Some health care professionals passionately believe that the Affordable Care Act is a misguided crusade by the Obama administration to redraw the medical system according to its own image. They hold out hope the Supreme Court will dismantle the entire statute or at least its foundational principles when the justices issue a ruling on its constitutionality this summer. Even if the court fails to rule against the ACA, critics of the law are optimistic that a Republican takeover of the Senate, and perhaps the White House, in the fall elections will spell its doom.
The flaw in that thinking emerged last month at a meeting of the American Health Insurance Plans in Washington, D.C. Representatives of some of the nation's most powerful insurance companies made it clear that no matter what happens on the federal side, they will move forward to implement many of the changes called for in the ACA and by the Centers for Medicare & Medicaid Services.
"Health care reform could die tomorrow and it wouldn't change a thing," The Fiscal Times quoted Alan Muney, chief medical officer at Cigna.
For those who demand that health care transformation be driven not by government but by the marketplace — well, that's just what's starting to happen. Though concepts like pay for performance, bundled payments, accountable care and medical homes may have been hatched by policymakers, they've now been embraced by the private sector, and executives insist there will be no turning back.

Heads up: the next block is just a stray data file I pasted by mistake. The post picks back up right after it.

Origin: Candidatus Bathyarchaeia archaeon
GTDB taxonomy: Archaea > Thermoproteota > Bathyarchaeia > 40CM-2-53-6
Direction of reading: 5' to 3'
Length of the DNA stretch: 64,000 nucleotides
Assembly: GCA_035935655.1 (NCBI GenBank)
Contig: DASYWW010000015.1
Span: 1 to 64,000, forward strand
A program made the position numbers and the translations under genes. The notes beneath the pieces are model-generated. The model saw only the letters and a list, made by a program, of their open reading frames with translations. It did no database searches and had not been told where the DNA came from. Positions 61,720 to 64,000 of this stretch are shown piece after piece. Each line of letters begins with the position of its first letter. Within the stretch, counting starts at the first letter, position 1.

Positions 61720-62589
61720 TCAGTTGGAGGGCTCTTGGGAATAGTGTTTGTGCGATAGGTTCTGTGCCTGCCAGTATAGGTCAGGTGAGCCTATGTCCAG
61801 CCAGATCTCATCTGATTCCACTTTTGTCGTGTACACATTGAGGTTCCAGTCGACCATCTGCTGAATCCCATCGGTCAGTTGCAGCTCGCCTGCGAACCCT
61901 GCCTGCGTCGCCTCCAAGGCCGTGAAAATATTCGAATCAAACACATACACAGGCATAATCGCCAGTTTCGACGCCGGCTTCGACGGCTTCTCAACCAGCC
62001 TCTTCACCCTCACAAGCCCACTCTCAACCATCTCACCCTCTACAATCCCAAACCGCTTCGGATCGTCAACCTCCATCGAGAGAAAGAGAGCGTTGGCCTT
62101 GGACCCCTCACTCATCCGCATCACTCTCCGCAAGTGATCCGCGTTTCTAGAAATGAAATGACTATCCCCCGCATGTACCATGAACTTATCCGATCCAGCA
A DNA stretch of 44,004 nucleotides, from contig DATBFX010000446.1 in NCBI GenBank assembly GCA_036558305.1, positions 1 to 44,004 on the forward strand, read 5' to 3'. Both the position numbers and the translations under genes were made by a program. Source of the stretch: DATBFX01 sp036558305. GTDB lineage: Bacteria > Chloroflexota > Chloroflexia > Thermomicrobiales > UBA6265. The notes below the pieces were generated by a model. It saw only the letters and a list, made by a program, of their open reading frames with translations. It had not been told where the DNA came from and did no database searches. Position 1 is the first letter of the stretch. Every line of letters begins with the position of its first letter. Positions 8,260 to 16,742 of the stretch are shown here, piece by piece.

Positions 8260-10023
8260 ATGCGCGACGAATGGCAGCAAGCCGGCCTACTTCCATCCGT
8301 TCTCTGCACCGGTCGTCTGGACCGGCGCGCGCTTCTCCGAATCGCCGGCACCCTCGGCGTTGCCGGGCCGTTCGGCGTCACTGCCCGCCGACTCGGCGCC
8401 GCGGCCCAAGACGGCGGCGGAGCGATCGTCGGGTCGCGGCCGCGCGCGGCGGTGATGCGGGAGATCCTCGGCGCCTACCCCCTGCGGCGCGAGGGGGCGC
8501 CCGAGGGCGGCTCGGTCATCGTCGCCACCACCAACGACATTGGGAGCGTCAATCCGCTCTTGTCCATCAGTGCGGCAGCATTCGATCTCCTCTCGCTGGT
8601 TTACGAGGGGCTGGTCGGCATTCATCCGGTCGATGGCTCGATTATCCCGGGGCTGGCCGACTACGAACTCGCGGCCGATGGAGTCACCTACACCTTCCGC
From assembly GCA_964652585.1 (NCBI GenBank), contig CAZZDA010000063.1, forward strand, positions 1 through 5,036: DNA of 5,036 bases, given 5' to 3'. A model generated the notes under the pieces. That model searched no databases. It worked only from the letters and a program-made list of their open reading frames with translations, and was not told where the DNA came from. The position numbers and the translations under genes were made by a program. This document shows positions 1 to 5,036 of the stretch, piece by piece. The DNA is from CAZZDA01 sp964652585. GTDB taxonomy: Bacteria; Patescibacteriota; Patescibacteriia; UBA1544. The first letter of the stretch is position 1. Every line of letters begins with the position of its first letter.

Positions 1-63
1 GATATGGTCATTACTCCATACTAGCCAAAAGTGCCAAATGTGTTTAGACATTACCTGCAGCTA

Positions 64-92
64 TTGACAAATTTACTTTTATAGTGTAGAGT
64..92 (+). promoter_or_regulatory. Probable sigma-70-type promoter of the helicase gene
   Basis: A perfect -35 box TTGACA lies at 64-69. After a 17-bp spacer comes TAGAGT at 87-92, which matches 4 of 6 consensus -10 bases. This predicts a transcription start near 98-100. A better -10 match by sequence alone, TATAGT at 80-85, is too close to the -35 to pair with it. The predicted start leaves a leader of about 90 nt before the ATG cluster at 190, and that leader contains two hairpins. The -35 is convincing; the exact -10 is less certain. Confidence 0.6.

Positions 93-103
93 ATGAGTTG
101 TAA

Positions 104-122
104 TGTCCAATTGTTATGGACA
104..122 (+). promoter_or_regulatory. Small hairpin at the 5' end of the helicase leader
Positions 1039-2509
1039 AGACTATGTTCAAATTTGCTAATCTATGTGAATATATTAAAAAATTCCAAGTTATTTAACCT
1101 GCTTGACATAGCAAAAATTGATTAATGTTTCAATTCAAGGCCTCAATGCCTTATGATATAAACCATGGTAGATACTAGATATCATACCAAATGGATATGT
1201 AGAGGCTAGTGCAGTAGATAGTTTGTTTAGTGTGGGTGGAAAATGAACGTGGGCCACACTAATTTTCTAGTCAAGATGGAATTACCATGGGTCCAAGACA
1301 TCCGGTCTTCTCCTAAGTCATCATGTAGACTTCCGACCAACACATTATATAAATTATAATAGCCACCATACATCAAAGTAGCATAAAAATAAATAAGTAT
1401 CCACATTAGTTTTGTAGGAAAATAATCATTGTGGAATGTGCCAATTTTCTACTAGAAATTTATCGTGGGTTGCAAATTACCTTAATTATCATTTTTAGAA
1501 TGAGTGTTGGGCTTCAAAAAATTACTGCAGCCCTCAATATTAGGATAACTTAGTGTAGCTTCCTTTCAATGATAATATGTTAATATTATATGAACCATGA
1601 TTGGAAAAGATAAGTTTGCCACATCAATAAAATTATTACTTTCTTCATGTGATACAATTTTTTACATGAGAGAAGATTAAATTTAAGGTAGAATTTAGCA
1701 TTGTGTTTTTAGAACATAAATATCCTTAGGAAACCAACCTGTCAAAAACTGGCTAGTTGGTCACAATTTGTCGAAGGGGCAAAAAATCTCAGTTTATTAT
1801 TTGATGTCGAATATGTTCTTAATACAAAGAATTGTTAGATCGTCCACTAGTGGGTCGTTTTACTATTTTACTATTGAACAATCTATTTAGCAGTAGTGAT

Blue Cross Blue Shield of Illinois and Advocate Health System teamed up to embed 60 care managers in physician practices to oversee patients with chronic diseases, closely monitor patients discharged from hospitals, send case workers to patients' homes to make sure they follow discharge instructions and even encourage end-of-life advanced directives when appropriate, The Fiscal Times' Merrill Goozner reported. A year later, Advocate's per-patient costs were down 6.8 percent compared with spending that stayed flat across the region.
Results like that are a powerful incentive for payers — public and private, alike — to press providers to adopt similar tactics.
Most hospital executives and boards understand that the health reform horse is already out of the barn. Affiliations with other providers abound. Physician relations are being strengthened. Nurses' roles are expanding. Population health is the new imperative. The patient experience, not just patient satisfaction, is now a priority. Data collection and analysis are becoming much, much more sophisticated.
True, making care delivery more coordinated and outcomes-oriented to improve quality and contain costs is just half of the reform law's intent. The other half is expanding coverage, and much of that depends on the requirement that most Americans have health insurance. Among other things, the individual mandate underpins the state exchanges, which are intended to provide competitively priced insurance.
But whether or not the individual mandate survives to its intended launch in 2014, it's clear our health care system is undergoing dramatic, permanent change spurred as much by the market as by the government.
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